He’s not exactly Craster, but that doesn’t mean Naze Turbine is a swell guy.
Once again Tekketsu no Orphans turned on a dime, ditching last week’s action-driven style for a dialogue-heavy episode full of emotion. Once you get past the whiplash I rather like that this series has the ability to do that, and given the pedigree of the staff it’s no surprise that it’s rather good at this sort of interior work. There were a few times where the writing laid on the treacle a little thick (especially towards the end of the episode) but for the most part it felt like a pretty honest ep that added meaningfully to the character side of the story.
Mind you, there were some very unusual and some might even say daring turns here. The theme of the episode was most certainly family (in Tekkadan’s case that’s been the theme from the beginning) but Naze Turbine’s Hammerhead casts the concept in very different terms. I thought he might be trolling Orga at first when he told him that the entirety of the crew were “his women”, but it seems to have been the truth – at least judging by the scene in the nursery we see late in the episode.
Are we to take a ship’s captain with a self-described harem (who do all his fighting for him) as an admirable man – and that ship for a model environment? It’s not exactly what you’d call enlightened, but there’s no denying that it’s over the topic of family that Naze and Orga find some common ground. It’s also worth remembering that Turbine is effectively a mafioso, though in this context that doesn’t mean exactly the same thing that it does in our world. Naze has a scoundrel’s honor, in his way, and he’s more than smart enough to see that Orga and his boys are far more worthwhile (and useful) allies than Arkay. But he’s still not someone to be trusted (or admired).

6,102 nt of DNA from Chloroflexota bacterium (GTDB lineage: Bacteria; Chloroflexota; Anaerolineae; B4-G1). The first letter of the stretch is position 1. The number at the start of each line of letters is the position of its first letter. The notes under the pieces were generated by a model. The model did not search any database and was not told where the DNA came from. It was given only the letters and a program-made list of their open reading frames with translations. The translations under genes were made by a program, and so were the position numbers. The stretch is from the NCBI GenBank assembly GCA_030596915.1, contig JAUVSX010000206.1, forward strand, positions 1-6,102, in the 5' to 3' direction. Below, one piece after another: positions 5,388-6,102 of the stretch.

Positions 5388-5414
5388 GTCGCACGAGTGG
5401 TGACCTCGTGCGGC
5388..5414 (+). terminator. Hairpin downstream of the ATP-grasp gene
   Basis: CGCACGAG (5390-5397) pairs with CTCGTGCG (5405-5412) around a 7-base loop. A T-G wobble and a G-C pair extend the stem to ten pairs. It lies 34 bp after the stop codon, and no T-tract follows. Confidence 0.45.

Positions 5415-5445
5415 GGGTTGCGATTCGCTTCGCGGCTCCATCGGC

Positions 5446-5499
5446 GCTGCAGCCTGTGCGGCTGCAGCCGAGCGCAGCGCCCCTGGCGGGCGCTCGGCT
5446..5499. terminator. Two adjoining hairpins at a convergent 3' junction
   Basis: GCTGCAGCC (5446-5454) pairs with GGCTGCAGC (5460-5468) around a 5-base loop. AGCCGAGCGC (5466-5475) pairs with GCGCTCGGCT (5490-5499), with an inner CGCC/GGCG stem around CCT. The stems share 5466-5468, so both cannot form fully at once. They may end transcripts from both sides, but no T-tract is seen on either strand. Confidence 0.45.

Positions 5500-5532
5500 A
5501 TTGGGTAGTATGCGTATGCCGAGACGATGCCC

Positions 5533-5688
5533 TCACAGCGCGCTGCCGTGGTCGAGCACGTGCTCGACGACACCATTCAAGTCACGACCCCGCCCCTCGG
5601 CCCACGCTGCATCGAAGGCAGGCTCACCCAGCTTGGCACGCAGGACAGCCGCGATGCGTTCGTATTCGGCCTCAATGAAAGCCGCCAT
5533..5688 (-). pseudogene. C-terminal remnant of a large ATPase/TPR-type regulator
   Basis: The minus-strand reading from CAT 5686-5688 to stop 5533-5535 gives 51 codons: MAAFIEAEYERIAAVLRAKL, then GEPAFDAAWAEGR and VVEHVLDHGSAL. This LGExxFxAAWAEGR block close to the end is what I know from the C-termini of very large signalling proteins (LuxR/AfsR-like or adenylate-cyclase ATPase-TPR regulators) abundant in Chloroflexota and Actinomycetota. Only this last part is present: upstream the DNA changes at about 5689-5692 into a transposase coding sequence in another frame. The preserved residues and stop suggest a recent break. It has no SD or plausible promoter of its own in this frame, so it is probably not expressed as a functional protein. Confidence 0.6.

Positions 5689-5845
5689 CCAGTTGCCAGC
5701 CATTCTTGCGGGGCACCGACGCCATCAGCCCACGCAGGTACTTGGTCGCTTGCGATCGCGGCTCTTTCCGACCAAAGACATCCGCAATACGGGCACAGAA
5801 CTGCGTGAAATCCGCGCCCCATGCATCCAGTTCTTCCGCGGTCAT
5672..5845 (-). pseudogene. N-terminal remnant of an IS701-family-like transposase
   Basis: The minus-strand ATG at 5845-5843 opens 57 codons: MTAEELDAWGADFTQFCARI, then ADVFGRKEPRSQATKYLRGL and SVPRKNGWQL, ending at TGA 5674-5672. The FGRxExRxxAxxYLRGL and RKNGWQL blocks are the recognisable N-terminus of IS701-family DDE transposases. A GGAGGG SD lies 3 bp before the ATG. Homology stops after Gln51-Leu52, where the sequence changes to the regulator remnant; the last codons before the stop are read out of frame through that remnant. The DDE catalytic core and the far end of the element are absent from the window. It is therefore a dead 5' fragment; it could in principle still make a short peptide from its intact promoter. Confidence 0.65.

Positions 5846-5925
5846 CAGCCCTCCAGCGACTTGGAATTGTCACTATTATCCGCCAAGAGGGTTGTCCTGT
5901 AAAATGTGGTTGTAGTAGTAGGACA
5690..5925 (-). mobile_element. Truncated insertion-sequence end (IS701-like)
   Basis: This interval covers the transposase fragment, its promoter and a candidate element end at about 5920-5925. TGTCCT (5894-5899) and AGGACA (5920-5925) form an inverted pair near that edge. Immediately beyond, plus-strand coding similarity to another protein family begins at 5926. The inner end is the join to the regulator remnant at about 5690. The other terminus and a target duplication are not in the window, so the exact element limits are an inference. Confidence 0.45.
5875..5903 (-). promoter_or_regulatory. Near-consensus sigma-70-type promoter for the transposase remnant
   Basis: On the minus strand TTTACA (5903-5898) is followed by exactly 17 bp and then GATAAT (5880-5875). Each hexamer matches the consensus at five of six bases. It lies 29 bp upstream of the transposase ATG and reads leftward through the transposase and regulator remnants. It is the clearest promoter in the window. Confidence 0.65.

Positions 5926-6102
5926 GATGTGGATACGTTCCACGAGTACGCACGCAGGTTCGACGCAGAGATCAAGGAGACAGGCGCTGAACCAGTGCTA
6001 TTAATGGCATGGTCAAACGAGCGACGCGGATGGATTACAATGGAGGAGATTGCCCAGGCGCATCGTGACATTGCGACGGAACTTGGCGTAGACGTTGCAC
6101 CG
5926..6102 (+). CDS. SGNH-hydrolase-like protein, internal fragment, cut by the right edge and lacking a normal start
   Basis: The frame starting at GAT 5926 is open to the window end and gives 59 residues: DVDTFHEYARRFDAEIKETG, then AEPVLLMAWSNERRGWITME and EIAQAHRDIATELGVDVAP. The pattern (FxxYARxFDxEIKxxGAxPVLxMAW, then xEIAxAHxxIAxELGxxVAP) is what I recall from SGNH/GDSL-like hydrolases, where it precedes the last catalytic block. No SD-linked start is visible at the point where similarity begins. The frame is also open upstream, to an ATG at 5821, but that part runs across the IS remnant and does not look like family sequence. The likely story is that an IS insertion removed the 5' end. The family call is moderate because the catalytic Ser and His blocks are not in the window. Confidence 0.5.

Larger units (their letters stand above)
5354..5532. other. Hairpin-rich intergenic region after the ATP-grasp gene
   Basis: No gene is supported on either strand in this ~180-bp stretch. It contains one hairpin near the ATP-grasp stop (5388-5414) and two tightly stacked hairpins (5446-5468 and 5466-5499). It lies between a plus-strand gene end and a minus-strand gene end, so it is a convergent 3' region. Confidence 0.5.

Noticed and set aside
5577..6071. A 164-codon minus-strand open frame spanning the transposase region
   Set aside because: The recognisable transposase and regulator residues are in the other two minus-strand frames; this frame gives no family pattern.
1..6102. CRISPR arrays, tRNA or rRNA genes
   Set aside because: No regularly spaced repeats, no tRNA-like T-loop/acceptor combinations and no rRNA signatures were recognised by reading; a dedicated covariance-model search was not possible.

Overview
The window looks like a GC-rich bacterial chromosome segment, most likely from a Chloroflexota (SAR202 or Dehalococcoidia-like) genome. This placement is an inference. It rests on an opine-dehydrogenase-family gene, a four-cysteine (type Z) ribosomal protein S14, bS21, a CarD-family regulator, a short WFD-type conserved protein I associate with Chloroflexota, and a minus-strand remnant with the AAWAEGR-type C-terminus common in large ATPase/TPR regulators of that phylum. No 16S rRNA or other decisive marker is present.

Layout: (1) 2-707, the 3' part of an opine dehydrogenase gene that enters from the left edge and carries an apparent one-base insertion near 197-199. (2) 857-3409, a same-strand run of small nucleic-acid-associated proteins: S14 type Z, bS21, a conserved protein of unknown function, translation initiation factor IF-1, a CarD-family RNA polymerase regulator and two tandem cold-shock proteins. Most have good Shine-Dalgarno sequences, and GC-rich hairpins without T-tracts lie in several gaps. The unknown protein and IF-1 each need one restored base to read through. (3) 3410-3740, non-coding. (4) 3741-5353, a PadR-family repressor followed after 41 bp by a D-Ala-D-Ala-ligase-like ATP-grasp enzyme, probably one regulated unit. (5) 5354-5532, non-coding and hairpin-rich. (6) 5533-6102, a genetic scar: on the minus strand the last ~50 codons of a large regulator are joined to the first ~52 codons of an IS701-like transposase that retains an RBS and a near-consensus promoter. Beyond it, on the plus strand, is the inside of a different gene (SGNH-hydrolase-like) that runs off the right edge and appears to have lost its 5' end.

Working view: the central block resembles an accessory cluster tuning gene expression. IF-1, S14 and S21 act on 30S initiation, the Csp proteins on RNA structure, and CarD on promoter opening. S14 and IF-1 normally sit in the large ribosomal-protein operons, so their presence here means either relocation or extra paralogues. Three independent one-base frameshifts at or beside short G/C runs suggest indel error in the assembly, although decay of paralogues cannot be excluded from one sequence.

There is a partnership formed here – partly one of convenience, and partly I think because of Turbine’s respect for Orga’s resourcefulness and commitment to his own non-traditional family. He offers to allow Orga and Bisky to make the case to McMurdo Barriston that Tekkadan be admitted to Teiwaz, and even to connect them (for a commission) with a a suitable trader to whom they can sell some of the spoils they claimed from Gjallarhorn (Mars needs money). But if Naze is a man of dubious trustworthiness, I suspect Barriston is even more so.
This is where Kudelia – and Gjallrhorn – become crucial. It seems my initial read on Gjallarhorn as a sort of more-militarized U.N. wasn’t too far off the mark – it seems they were the ones that instilled order and put an end to the Calamity War and established the current four-way political axis. But the economic alliances have grown to view Gjallarhorn as a nuisance, a yoke around their necks – and Kuedlia’s involvement as a potential way to circumvent Gjallrhorn’s authority. And while we still haven’t firmly established what all this talk of Kuedlia being “property” means, her potential value to someone like McMurdo Barriston is certainly obvious.
As things stand, Barriston’s ship Saisei (the Teiwaz home base) has hove into view, and Orga and Biscuit’s skills as negotiators are about to be put to a serious test. There’s an intriguing greyness about this entire scenario that I rather like – it’s not at all clear to me that Gjallarhorn are a force for ill in the larger scheme of hings, or that making an alliance with a group of well-dressed space pirates is the right thing for Tekkadan to do either in the moral or practical sense. But these are lessons he’s going to have to learn, part of becoming an adult – especially since, as Naze says, he has the fate of his entirely family in his hands.